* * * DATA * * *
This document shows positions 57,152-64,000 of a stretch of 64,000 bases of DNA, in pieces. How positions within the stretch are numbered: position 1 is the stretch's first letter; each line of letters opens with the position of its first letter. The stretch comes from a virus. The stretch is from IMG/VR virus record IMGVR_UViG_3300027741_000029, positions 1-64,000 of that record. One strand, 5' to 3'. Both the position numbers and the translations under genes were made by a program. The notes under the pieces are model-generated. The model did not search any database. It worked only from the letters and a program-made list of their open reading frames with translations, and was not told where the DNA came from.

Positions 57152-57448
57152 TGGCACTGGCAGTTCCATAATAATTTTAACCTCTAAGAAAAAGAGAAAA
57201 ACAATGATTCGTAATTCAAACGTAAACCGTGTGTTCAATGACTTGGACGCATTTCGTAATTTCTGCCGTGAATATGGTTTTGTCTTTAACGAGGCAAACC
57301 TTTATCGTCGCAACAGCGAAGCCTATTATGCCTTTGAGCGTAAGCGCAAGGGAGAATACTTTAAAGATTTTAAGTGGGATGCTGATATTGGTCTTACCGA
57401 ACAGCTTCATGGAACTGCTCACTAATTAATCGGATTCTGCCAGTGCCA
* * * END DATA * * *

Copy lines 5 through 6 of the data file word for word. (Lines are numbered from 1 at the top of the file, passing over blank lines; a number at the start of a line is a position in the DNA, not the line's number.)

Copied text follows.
57301 TTTATCGTCGCAACAGCGAAGCCTATTATGCCTTTGAGCGTAAGCGCAAGGGAGAATACTTTAAAGATTTTAAGTGGGATGCTGATATTGGTCTTACCGA
57401 ACAGCTTCATGGAACTGCTCACTAATTAATCGGATTCTGCCAGTGCCA